Ukraine Situation Report: U.S. Is Training Ukrainians In Germany
The reunion between members of the Florida Army National Guard and Ukrainian troops comes over two months after their evacuation just before Russia invaded.
Pentagon Press Secretary John Kirby confirmed U.S. troops are again training Ukrainians but at a new, undisclosed location in Germany.
The Joint Multinational Training Group-Ukraine (JMTGU) previously operated at the Yavoriv Combat Training Center in western Ukraine with members of the Florida Army National Guard’s Task Force Gator, 53rd Infantry Brigade Combat Team.
Part of the 7th Army Training Command, JMTGU trained Ukrainian troops on many of the shoulder-fired weapons like the FGM-148 Javelin, FIM-92 Stinger, and others that have seen widespread use against Russian forces. The training mission continued until its evacuation only two weeks before the Russian attack began on February 24.
Russian cruise missiles struck Yavoriv Combat Training Center on March 13, killing at least 35 people and bringing the war within 20 kilometers of the Polish border. You can read about our coverage of that attack here.
Kirby said at a press conference that JMTGU and Canadian troops are training Ukrainians on the 155mm M777 howitzer and other weapons systems included in ongoing western efforts to support Ukrainian forces.
“These efforts build on the initial artillery training that Ukraine’s forces already have received elsewhere and also includes training on radar systems and armored vehicles that have been recently announced as part of security assistance packages,” Kirby said.
It’s not clear where in Germany the training is back underway, but a U.S. base in Bavaria long used for NATO training comes to mind: the Grafenwoehr Training Area.
Seventh Army Training Command’s website describes the Grafenwoehr Training Area as “the U.S. Army’s largest and most sophisticated permanent training area in Europe,” complete with live fire and maneuver ranges capable of supporting small arms, armored operations, artillery, and close air support training.
German website Nordbayern reported Saturday that the Bundeswehr confirmed the M777 training will take place at Grafenwoehr, and nearby residents’ accounts of increased sounds of gunfire and shelling from within the massive facility since the War in Ukraine started seems to corroborate this.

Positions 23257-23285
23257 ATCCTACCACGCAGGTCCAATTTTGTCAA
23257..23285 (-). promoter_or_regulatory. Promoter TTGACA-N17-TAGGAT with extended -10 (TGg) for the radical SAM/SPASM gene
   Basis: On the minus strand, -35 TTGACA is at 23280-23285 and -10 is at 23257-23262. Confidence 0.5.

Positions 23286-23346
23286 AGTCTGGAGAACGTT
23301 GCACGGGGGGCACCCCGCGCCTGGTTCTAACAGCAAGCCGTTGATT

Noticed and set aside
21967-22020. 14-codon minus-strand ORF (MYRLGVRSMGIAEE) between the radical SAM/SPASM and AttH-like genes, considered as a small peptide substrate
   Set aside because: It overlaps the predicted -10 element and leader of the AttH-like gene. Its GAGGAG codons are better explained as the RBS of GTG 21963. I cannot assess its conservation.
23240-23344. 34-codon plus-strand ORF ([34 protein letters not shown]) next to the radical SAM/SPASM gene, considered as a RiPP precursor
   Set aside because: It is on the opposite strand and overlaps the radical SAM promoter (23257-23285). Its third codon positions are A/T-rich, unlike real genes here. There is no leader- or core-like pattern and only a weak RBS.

Before heading on into other updates from Ukraine today, The War Zone readers can catch up on our previous rolling coverage here.
Russian cruise missiles again struck the port city of Odesa on Saturday, reportedly hitting and destroying the airport’s runway.
Whether launched from strategic bombers in Russian airspace, ground-based launchers near the Russian border, or from warships in the Black Sea, cruise missile strikes are becoming more frequent in Odesa. Previous attacks have targeted fuel storage facilities and residential buildings.
The latest update from the British Ministry of Defense assesses likely Ukrainian advances against Russian troops near the embattled city of Kharkiv, as well as near the Mykolaiv frontline on the Dnieper River’s north bank.
While the Florida National Guard and others train Ukrainians in Germany, other Army National Guard units are reportedly sending off their equipment to the frontlines. Defense News reported on Friday that five states’ National Guard units were turning over M113 armored personnel carriers as part of an $800 million military aid package to Ukraine. You can read our coverage of all the hardware included in that deal here.
The Department of Defense later tweeted a video of tan-painted M113s and loading aboard trucks at Fort Stewart, Georgia, before their eventual transfer to Ukraine.
Fighting in Eastern Ukraine continued Saturday as Russia’s offensive there meets significant resistance. Footage showed a Ukrainian Mi-8 Hip helicopter firing rockets against Russian positions, notably using the lofted shot technique frequently seen from Russian gunships earlier in the war.
The transport helicopter, firing 122mm S-13 unguided rockets, pops up from an extremely low altitude for the shot before releasing flare countermeasures and diving away back in front of the camera.
We wrote about the tactic designed to counter man-portable air defense systems (MANPADS) and its accompanying tradeoff of accuracy for firing range and survivability here.
The chopper is low not only because of the MANPADS threat but also longer-range Russian air defenses like those seen reportedly shooting down a Ukrainian drone over the Donbas on Saturday.
There’s also drone footage, reportedly from Ukraine’s 93rd Mechanized Brigade, of a rocket attack on a Russian command post near Izyum. There are still unconfirmed reports that this attack killed yet another Russian general.
On a broader scale with the war’s status, there is reportedly growing confidence that Russian President Vladimir Putin will use the May 9 Victory Day celebrations as the venue to formally declare war on Ukraine.
The move to formal war and no longer a “special military operation” may serve to further mobilize the country for what increasingly appears will be a drawn-out conflict, British Defense Secretary Ben Wallace said in an interview Saturday.
We will update this post if necessary for the next 24 hours.
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